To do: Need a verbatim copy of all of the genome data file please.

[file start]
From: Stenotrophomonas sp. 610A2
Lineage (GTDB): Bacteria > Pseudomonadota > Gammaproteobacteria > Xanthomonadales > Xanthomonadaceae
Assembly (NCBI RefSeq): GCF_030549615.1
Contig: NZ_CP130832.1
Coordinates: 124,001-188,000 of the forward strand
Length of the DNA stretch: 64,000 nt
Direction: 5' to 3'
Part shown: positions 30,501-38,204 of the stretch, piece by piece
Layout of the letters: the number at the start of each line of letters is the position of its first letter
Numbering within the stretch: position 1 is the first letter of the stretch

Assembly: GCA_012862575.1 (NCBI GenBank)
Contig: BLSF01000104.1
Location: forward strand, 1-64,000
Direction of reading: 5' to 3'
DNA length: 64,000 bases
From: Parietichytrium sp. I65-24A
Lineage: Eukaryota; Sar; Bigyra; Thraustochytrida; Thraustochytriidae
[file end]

From: Stenotrophomonas sp. 610A2
Lineage (GTDB): Bacteria > Pseudomonadota > Gammaproteobacteria > Xanthomonadales > Xanthomonadaceae
Assembly (NCBI RefSeq): GCF_030549615.1
Contig: NZ_CP130832.1
Coordinates: 124,001-188,000 of the forward strand
Length of the DNA stretch: 64,000 nt
Direction: 5' to 3'
Part shown: positions 30,501-38,204 of the stretch, piece by piece
Layout of the letters: the number at the start of each line of letters is the position of its first letter
Numbering within the stretch: position 1 is the first letter of the stretch

Assembly: GCA_012862575.1 (NCBI GenBank)
Contig: BLSF01000104.1
Location: forward strand, 1-64,000
Direction of reading: 5' to 3'
DNA length: 64,000 bases
From: Parietichytrium sp. I65-24A
Lineage: Eukaryota; Sar; Bigyra; Thraustochytrida; Thraustochytriidae